I have definitely noticed an improvement in the predictions generated by NextBus in the last few months. I used to get regular ghost buses or wildly inaccurate predictions, but it is pretty close to perfect now.

I've just accepted a job in Baltimore and will be commuting 3 days a week. I have to get to Union Station from Columbia Heights, then take the MARC. Any tips from Dr. G or the other chatters about how to make the best of a long commute?

Audio books.

I and other people in my office have noticed that the turnstiles often miss charging fares. Those of us in my office who use the metro only for work commute and get smart benefits have tracked this several time. the average slipage seems to be about 6-8% so maybe collecting the fares due rather than raising fares would be better. I only use metro for work, I can tell you within 5-10 minutes every time I use in during the month and calculate the fares and then how much is taken off by the end of the month. Its ridiculous.

So, not one comment about the opening of the Silver Line being pushed back (again) to late March 2013? These people have known for years the intended open date and still couldn't reach it. Well, at least Bechtel got to have their Xmas party at the Tysons Corner station. I won't get to see it until unneccesarily freezing for the entire winter waiting for a bus. Where is the accountability?

Officials haven't set an opening date for the Silver Line -- not March or any other date -- but it's definitely taking longer than they hoped. Delays cost Metro revenue, but Metro's chief financial officer said this isn't going to be a big problem in the transit budget.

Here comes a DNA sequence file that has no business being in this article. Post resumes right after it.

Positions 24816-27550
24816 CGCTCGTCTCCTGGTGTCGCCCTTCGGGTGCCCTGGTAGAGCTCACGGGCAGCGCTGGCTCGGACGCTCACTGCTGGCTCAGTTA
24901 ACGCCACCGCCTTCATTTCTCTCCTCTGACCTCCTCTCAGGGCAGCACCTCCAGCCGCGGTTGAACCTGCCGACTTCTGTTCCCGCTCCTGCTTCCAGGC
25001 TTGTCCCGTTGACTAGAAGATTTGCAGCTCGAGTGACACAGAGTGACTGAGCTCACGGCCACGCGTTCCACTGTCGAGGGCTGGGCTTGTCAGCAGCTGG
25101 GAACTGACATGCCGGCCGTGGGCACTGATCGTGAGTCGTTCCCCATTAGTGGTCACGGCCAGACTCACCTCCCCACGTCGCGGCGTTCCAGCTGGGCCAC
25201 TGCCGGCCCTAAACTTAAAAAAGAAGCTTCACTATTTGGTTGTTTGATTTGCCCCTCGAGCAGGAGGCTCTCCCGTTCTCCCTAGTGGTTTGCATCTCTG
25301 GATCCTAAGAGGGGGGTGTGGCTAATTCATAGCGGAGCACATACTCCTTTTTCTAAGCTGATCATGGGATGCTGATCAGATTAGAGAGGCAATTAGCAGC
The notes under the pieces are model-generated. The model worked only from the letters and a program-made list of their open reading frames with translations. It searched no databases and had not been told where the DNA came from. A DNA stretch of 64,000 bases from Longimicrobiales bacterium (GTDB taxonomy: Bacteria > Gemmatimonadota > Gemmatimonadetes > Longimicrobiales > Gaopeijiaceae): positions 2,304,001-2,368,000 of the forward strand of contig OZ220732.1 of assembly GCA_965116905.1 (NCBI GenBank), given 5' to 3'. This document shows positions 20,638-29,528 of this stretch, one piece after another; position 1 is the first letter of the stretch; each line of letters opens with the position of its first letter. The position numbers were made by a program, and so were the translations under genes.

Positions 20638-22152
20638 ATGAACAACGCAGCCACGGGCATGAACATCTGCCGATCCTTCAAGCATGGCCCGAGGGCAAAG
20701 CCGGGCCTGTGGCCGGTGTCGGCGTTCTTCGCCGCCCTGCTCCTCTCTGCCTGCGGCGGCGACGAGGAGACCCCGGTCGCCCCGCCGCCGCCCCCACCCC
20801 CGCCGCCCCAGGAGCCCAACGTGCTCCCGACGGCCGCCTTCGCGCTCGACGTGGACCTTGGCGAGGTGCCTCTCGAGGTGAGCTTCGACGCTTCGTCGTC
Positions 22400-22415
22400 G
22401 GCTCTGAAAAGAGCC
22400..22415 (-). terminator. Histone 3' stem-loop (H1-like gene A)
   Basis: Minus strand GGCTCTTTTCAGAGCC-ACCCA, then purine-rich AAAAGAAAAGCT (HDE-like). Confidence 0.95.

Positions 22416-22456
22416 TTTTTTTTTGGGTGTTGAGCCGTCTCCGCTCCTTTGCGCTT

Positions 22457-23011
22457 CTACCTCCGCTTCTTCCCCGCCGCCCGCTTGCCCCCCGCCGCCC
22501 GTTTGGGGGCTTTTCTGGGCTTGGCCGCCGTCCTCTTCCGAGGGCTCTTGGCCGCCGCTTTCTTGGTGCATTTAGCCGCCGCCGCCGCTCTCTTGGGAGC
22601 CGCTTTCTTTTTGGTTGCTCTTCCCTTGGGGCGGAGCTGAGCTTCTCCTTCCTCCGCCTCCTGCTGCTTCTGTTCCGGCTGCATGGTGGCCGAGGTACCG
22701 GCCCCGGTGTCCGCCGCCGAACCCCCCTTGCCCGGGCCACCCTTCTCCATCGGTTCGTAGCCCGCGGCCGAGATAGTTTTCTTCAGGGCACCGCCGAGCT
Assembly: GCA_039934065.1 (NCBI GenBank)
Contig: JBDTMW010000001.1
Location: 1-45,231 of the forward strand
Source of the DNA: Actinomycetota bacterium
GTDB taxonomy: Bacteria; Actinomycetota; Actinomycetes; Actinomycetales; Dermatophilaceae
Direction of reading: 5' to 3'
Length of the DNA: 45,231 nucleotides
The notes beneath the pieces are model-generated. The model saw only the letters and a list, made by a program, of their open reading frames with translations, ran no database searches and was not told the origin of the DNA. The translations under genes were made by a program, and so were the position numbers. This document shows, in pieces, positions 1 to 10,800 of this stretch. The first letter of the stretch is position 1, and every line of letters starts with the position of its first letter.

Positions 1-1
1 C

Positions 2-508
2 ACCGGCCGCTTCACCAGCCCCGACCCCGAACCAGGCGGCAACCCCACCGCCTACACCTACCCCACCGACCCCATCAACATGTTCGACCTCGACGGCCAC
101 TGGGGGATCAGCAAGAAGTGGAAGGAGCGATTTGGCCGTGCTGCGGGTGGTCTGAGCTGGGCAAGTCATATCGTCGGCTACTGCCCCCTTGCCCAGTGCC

I use my smart trip card for commuting and parking all the time. Any reason why airport parking operators don't use this or something similar for business fliers?

The next generation of transit fare payments will be a system that lets you use a regular credit card. So I think it's the Metro side of this that's going to change first.

And that makes sense: Eventually, you won't have to carry an extra card, the SmarTrip card, but can use your standard credit card to pay for all travel expenses.

Check your email. I have all my email read before I get to the office and finish up on the train. That means I spend less time actually at work.

For our Washingt0n-Baltimore commuter.

Problem with the Metro fares is that they are unfairly weighted station to station and disproportionately punish people on the MoCo side of the Red Line. Until the end of October my commute was from Glenmont to Capitol South for $5.25...understandable, long ride, lots of stations and a line switch. Now I just go from Shady Grove to Bethesda for $4.25. Seriously?! All I got was a dollar?!

This was a big issue with the last round of Metrorail fare increases in 2012. The overall average fare increase masked some really big station-to-station fare increases, because of the distances involved.

Metro officials say they've reduced the effect of that in their new formula.

Also helpful on a long commute... podcasts! You can listen to radio shows such as NPR for free even if out of reception range by subscribing to their podcasts.

I would be curious as to the routes the led to the earlier poster's conclusion that Nextbus is getting better. Last week, at 16th & Eye around 9:30pm the projected arrival for S4 was 48 minutes and S2 was 24 minutes, and 5 minutes later an S2 arrived. Also last week, several midday weekday requests for Route 23C in Crystal City towards Tysons didn't show any predictions at all for a route that runs every 30 minutes. And the Friday bus that showed up relatively on time was new enough to have the GPS capability.